Now, onto the important details — how do you become a freelance editor?
How to Become a Freelance Editor
The fundamental job of an editor is to help you make your writing as clear, impactful, enjoyable, and actionable as possible (without rewriting the entire piece for you). This means that editors need to know good writing.
Many times, editors also need to have a certain level of subject matter expertise. For example, an editor with zero knowledge of welding will likely struggle to edit content about welding. The same applies to content marketing or healthcare.
Finally, an effective editor needs to have a robust vocabulary (and no, a thesaurus or grammar checker won’t do). Often, many writers (even those for whom English is their first language) grapple with finding the right word or phrase to articulate an idea. During line editing, editors will help the writer find a better word, correct an error in their idiom, or point out a misused word or expression. If your vocabulary is weak, you may not even catch such errors.
So, how do you get to check these three must-haves off your list? Follow these tips.
Read Books About Writing and Editing
When I first started editing, I felt lost. Despite having a strong vocabulary and good grasp of the English language, I didn’t know the mechanics of editing. How do I leave comments? Which errors should I correct directly and which should I flag for the writer? When should they use a colon vs a semicolon? Should we add periods to bullet lists?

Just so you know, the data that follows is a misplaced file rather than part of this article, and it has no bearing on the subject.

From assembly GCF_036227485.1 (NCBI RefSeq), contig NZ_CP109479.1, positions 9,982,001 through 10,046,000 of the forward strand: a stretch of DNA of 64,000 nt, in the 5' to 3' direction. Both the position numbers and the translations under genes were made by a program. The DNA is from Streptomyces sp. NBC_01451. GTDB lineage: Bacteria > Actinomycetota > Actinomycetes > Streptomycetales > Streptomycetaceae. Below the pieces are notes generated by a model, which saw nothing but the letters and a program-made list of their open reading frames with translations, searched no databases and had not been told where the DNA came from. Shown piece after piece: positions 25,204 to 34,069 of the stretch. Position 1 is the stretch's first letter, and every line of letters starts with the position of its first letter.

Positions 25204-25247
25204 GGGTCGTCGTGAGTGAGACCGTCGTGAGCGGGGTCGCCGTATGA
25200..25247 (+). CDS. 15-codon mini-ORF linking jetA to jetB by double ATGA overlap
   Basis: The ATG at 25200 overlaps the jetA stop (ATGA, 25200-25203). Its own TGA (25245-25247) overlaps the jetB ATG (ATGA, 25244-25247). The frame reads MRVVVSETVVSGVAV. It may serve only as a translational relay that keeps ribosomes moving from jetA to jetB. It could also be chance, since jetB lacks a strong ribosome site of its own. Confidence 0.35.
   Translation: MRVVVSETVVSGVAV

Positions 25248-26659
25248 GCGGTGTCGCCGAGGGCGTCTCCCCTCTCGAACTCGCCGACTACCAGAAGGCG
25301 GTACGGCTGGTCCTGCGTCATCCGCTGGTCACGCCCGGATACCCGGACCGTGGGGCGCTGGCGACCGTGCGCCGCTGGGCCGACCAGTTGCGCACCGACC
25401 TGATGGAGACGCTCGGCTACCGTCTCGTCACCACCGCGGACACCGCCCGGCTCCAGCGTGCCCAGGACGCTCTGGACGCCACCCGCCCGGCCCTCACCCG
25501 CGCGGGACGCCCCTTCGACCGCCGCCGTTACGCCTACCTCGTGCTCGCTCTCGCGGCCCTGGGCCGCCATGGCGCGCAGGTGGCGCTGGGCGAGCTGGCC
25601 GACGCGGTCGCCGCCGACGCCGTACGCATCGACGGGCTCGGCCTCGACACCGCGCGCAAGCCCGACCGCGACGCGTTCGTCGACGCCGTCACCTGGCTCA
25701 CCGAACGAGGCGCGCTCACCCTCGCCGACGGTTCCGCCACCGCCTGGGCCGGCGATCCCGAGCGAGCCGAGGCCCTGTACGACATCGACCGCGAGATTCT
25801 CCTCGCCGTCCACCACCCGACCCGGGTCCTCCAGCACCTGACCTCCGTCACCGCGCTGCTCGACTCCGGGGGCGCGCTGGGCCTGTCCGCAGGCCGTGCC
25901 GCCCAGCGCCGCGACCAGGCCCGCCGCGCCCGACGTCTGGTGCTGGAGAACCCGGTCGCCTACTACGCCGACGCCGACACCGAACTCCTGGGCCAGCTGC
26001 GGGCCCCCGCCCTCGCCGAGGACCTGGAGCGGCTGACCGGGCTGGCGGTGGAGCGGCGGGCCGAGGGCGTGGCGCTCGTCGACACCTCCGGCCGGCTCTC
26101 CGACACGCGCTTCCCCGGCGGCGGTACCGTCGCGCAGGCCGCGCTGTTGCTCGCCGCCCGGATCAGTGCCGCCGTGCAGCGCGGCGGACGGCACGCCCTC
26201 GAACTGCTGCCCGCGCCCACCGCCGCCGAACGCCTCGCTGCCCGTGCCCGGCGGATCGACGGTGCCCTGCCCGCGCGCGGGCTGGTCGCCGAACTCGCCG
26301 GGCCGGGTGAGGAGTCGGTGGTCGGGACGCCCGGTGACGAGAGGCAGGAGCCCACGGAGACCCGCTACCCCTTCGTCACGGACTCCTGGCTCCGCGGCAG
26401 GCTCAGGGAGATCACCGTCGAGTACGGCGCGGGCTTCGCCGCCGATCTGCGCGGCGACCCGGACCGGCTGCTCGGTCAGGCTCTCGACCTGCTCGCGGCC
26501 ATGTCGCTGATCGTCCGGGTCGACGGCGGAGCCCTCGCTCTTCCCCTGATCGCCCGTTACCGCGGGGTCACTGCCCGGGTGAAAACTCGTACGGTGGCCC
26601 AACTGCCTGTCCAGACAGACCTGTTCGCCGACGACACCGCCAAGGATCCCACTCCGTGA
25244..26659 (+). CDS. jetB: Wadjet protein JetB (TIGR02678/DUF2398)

For some of these issues, the client’s editorial style guide helped. For others, books were invaluable.
As a writer, you should be reading. Read fiction and non-fiction and poetry and children’s books. If you want to be an editor, you’ll also need to read books about writing and editing. For craft books, it’s rare that anyone needs to read them from cover to cover, so as a busy freelancer, feel free to read only the sections that most apply to you.
The most impactful craft books for me were:
- On Writing Well by William Zinsser (a simple handbook on writing for different mediums)
- The Subversive Copyeditor by Carol Fisher Saller (essential for learning to communicate respectfully with writers)
- The Elements of Style by William Strunk (basic grammar handbook for anyone who wants to edit)
Remember: These books are going to teach you principles, not walk you through how to edit every piece in the world. They’ll teach you how to deconstruct writing and read as an editor, not a reader.